Federal Reserve, OCC, FDIC Proposed Cyber Risk Management Standards Enhancements

Federal Reserve, OCC, FDIC Proposed Cyber Risk Management Standards Enhancements.jpgEnhanced cyber risk management standards

The three federal banking regulatory agencies released on Oct. 19, 2016 a series of proposed enhancements to cyber risk management standards that could result in new policy guidance or new stringent regulation. They are currently inviting comments before issuing a more detailed proposal for consideration. 

"The Federal Reserve Board, the Federal Deposit Insurance Corporation (FDIC), and the Office of the Comptroller of the Currency (OCC) are considering applying the enhanced standards to depository institutions and depository institution holding companies with total consolidated assets of $50 billion or more, the U.S. operations of foreign banking organizations with total U.S. assets of $50 billion or more, and financial market infrastructure companies and nonbank financial companies supervised by the Board.  The proposed enhanced standards would not apply to community banks."

The enhanced standards would be integrated into the existing supervisory framework (FFIEC URSITrating & related IT Handbook; GLBA) and consider elements from assessment tools (FFIEC CAT), cyber risk management frameworks (NIST CSF) as well as guidance provided by other organizations (CMPI-IOSCO, Interagency paper by Federal Reserve, OCC, SEC). 

The list of enhanced cyber risk management standards includes the requirement for regulated entities to:

  • Develop a written, board-approved cyber risk management strategy, inclusive of a supporting framework 
  • Assess the overall exposure to cyber risk
  • Have the board approve cyber risk appetite and tolerances 
  • Reduce their residual cyber risk to the board-approved level
  • Quantitatively measure the completeness, effectiveness and timeliness of residual risk reduction
  • Identify the risk associate with internal and external dependencies
  • Establish incident response and cyber resilience capabilities to quickly recover from cyber events

For systems that provide key functionality to the financial sector, a more stringent set of standards are being considered. These would include the requirement for covered entities to:

  • Minimize the residual risk by implementing the most effective controls
  • Recover from cyber events within 2 hours (sector-critical systems only)
  • Quantitatively measure their ability to reduce the aggregate risk to a minimum level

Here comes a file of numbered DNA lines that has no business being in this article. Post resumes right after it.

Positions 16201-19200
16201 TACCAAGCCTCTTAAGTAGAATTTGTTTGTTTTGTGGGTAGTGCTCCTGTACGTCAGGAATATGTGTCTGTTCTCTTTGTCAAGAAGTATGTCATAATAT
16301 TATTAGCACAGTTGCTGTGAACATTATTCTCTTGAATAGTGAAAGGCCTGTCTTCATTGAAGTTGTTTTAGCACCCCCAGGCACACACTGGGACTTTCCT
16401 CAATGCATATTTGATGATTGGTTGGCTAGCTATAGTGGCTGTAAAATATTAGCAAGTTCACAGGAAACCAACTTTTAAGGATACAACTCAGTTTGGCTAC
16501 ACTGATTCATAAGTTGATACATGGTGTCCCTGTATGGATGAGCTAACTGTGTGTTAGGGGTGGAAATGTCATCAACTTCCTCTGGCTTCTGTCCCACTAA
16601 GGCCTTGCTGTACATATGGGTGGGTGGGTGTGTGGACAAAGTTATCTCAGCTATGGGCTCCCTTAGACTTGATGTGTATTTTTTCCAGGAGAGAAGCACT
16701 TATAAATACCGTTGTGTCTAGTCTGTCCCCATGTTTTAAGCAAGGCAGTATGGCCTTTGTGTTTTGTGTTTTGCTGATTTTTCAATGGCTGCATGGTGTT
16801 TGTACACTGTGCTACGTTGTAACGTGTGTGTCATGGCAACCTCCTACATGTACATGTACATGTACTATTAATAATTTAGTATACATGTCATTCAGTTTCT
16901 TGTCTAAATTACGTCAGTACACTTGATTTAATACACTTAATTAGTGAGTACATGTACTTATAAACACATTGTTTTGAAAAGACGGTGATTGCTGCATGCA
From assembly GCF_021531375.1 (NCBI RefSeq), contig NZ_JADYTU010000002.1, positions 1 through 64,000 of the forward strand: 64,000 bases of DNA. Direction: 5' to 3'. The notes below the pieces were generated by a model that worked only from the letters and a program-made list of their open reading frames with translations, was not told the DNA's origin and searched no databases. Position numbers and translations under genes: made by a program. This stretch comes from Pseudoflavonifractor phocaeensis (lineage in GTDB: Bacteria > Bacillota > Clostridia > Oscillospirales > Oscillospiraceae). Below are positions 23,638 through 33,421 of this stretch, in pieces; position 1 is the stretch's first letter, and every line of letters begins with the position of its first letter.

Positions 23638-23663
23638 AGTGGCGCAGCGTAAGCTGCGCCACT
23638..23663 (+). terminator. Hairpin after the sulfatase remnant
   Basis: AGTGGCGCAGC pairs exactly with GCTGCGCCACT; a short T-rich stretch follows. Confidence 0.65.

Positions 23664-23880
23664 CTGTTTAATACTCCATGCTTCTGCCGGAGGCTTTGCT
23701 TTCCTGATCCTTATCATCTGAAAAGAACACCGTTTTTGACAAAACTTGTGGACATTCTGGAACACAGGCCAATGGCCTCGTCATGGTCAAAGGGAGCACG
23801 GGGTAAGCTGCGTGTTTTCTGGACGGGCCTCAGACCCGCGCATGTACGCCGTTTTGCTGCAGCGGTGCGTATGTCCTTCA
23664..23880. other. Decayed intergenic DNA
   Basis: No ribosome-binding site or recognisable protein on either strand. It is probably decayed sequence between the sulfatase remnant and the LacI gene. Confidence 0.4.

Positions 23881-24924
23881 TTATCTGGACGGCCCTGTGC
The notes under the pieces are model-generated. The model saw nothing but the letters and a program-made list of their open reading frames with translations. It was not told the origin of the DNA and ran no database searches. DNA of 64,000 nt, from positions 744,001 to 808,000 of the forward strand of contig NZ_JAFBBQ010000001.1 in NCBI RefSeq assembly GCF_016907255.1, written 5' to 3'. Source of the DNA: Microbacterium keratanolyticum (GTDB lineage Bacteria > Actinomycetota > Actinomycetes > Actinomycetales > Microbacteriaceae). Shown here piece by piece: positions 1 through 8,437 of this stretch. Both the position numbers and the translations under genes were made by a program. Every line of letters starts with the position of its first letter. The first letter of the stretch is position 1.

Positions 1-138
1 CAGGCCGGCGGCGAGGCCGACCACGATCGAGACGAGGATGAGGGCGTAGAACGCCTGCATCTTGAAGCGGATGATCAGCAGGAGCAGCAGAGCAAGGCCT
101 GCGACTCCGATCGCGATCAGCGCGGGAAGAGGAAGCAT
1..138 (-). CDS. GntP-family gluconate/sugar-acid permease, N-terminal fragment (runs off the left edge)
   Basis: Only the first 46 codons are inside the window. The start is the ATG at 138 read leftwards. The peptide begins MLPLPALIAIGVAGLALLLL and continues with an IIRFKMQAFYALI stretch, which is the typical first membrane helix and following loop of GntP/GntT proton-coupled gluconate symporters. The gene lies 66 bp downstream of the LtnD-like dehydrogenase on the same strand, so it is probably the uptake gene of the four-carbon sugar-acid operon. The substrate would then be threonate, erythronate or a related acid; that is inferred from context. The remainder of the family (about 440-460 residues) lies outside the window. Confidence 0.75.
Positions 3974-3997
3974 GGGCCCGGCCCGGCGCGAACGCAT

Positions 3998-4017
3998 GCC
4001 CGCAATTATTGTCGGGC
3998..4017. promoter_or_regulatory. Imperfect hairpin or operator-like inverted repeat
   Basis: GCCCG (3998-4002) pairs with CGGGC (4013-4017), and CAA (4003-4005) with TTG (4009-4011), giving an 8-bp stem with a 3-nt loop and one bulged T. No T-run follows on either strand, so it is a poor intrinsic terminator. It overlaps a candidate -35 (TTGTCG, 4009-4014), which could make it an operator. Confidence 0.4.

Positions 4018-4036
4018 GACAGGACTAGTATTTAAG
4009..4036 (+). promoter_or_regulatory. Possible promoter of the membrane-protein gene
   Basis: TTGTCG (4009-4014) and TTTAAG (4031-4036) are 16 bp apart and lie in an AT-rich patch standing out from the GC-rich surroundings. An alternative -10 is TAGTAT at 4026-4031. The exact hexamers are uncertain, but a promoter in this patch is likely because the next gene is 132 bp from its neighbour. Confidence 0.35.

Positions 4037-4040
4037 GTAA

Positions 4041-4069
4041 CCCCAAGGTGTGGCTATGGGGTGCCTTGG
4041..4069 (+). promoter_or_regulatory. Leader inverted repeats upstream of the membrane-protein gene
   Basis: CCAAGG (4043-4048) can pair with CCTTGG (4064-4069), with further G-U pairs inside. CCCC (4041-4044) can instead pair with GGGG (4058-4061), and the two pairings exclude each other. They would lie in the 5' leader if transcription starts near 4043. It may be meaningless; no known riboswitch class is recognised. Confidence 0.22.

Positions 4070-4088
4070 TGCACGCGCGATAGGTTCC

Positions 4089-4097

A notable development is that the agencies are also seeking to develop a consistent, repeatable methodology to support the ongoing quantification of cyber risk within covered entities. The agencies are familiar with the FAIR standard quantification risk model and with Carnegie Mellon's Goal-Question-Indicator-Metric process and are considering building upon these methodologies. 

FAIR Institute's Take

The agencies' proposals very much align with the FAIR Institute's recommendation for organizations to move to a quantifiable risk-based approach to cybersecurity that enables business-aligned and cost-effective decision making. The FAIR standard already provides a practical foundation for quantifying cyber risk for many organizations, within the financial services sector and beyond. Their experience is showing that you can't effectively meet most of the requirements listed above without a formal risk quantification model that allows you to assess and communicate about cyber risk in financial terms. 

Addressing risk in economic terms using a risk model like FAIR allows:

  • Risk managers to assess cyber risk in financial terms that board of directors and management can understand
  • Boards to define acceptable and measurable levels of risk 
  • Business executives to conduct cost-benefit analyses and calculate the ROI of cybersecurity
  • Cybersecurity professionals to evaluate the comparative efficacy of alternative controls
  • Organizations overall to meet many of the proposed new standards

Share Your Experiences and Comments

We encourage the FAIR Institute members to respond to the agencies' invitation to comment on their proposed cyber risk management standards enhancements.

Comments are due January 17, 2017. You can access the full documents and instructions on how to comment here


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